News Item from the NYT today:
Representative John A. Boehner, who on Wednesday will be sworn in as the new speaker, has made serious alterations in the rules. Members will vote on Wednesday on changes that ostensibly increase the transparency of lawmaking, but also consolidate Republican power over the budget process.
Mr. Boehner seeks to do away with large omnibus spending bills, preferring to break them into smaller bills, and to allow for more amendments on bills generally, and more extensive debate.
Members offering bills for new programs will have to explain how they will pay for them, not by raising new revenues but by finding other ways to cut costs. Each bill introduced will also have to cite the specific constitutional authority for its contents.
For the first time under the House rules, all bills will be required to be placed online. Committees will post their rules and their votes, as well as information about testifying witnesses in an effort to make public any conflicts of interest.
In an unusual grab of budgetary power, the incoming chairman of the House Budget Committee will be able to unilaterally set limits for categories of domestic spending until a budget resolution is passed this spring, as a budget enforcement measure.
Some of Mr. Boehner’s more notable proposals concern the transparency and speed with which bills are going to be considered. The Republicans are committed to making all legislation available to lawmakers, and the public, at least three days before a House vote; in large part, this is a response to the late-night revisions made to the energy bill, among others, that was decried by Republicans.
Before bills are marked up — a sacred practice that allows lawmakers to change the content of bills — three days’ notice must be given, also to stave off dark-of-night revisions.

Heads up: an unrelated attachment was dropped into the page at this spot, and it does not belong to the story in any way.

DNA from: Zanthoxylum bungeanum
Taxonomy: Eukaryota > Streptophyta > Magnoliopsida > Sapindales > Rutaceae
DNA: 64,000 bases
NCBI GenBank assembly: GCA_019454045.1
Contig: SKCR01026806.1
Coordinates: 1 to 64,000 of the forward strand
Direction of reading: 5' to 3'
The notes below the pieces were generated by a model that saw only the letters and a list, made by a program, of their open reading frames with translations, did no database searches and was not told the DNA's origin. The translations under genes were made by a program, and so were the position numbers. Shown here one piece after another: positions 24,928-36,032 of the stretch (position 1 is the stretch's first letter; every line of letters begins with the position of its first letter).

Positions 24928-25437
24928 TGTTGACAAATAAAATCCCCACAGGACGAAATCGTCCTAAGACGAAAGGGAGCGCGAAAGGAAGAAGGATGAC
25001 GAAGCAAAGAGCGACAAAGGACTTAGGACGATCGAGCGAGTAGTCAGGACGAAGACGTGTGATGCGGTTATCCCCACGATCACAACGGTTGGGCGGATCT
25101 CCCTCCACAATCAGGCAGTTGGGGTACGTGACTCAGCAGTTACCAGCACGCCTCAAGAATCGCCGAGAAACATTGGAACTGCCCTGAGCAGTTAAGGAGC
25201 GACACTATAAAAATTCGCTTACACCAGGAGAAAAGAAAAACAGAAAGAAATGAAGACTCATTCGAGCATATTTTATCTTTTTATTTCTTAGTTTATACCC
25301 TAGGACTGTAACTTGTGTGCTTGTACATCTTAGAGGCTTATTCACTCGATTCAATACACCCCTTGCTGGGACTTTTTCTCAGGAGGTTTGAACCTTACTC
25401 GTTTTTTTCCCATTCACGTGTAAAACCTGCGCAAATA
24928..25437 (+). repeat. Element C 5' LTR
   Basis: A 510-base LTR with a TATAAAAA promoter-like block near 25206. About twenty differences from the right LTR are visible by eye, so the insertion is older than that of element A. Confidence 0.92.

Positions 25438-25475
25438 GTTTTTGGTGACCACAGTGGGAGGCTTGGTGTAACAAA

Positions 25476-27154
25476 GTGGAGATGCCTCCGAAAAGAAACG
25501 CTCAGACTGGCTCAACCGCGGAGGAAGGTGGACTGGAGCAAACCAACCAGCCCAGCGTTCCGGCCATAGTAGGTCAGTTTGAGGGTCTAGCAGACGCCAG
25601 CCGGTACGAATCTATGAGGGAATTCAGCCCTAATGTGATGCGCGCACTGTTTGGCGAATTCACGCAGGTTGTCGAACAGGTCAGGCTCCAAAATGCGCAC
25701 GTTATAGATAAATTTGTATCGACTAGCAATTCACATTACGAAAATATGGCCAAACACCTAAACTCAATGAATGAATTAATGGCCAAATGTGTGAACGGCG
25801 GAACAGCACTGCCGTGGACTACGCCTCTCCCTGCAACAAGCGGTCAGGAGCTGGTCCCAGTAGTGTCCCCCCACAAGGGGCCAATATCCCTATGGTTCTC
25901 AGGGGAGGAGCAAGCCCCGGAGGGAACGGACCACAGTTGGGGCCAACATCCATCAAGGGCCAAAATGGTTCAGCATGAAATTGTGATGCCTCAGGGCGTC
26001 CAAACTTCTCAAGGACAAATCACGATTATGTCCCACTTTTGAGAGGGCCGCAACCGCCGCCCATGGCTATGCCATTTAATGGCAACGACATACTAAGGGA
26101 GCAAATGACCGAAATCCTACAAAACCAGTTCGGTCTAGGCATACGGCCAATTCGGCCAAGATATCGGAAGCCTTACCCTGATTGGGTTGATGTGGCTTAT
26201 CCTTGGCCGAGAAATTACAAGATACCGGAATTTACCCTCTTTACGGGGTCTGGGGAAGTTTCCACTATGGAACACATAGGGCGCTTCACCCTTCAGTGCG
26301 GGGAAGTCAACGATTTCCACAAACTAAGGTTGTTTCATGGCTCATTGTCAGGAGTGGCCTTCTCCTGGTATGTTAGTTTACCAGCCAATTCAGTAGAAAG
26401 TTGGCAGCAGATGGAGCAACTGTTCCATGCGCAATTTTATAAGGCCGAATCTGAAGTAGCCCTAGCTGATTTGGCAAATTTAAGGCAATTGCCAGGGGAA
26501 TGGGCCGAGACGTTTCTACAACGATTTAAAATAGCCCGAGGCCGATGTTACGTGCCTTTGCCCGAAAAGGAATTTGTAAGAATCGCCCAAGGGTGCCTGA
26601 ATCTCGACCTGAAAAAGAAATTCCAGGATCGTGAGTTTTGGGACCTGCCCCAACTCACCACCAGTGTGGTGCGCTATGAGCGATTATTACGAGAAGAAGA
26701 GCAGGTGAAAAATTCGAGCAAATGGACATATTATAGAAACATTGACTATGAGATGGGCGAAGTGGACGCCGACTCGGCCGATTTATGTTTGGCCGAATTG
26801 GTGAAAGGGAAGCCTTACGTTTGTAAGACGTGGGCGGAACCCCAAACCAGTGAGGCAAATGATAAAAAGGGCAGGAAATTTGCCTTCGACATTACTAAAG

Requiring bills to be placed online is “very, very unusual and groundbreaking,” said Muftiah McCartin, a former staff director of the House Committee on Rules.
Republicans have also pledged to have an open rule on all spending bills, which means that members of both parties will be able to offer more amendments and have more debate, which in theory would lead to more scrutiny for each government agency seeking financing.
Let the record show that I strongly agree with all these ideas. And I hope they stick to them. Nancy Pelosi said she was going to do many of the same things, but not right away, when she became Speaker. But then she told us that there were some things she wanted to get done right away before she made substantive changes. But John Boehner is going to be different.
Or is he? Read on:
A big exception will be the bill to repeal the health care law that House Republicans plan to bring up next week. That bill will not be subject to amendments, nor will Republicans have to abide by their own new rules that compel them to offset the cost of new bills that add to the deficit; the health care repeal and tax cuts are not subject to this new rule.
Representative Peter Welch, Democrat of Vermont, had hoped to propose an amendment to the health care repeal legislation to provide for an up-or-down vote on several major components of the law. The components include elimination of lifetime limits on care, coverage of individuals up to age 26 on their parents’ health care plans, the banning of discrimination against those with pre-existing conditions and free preventive care for older Americans.
Democrats are displeased.
As should everyone else be.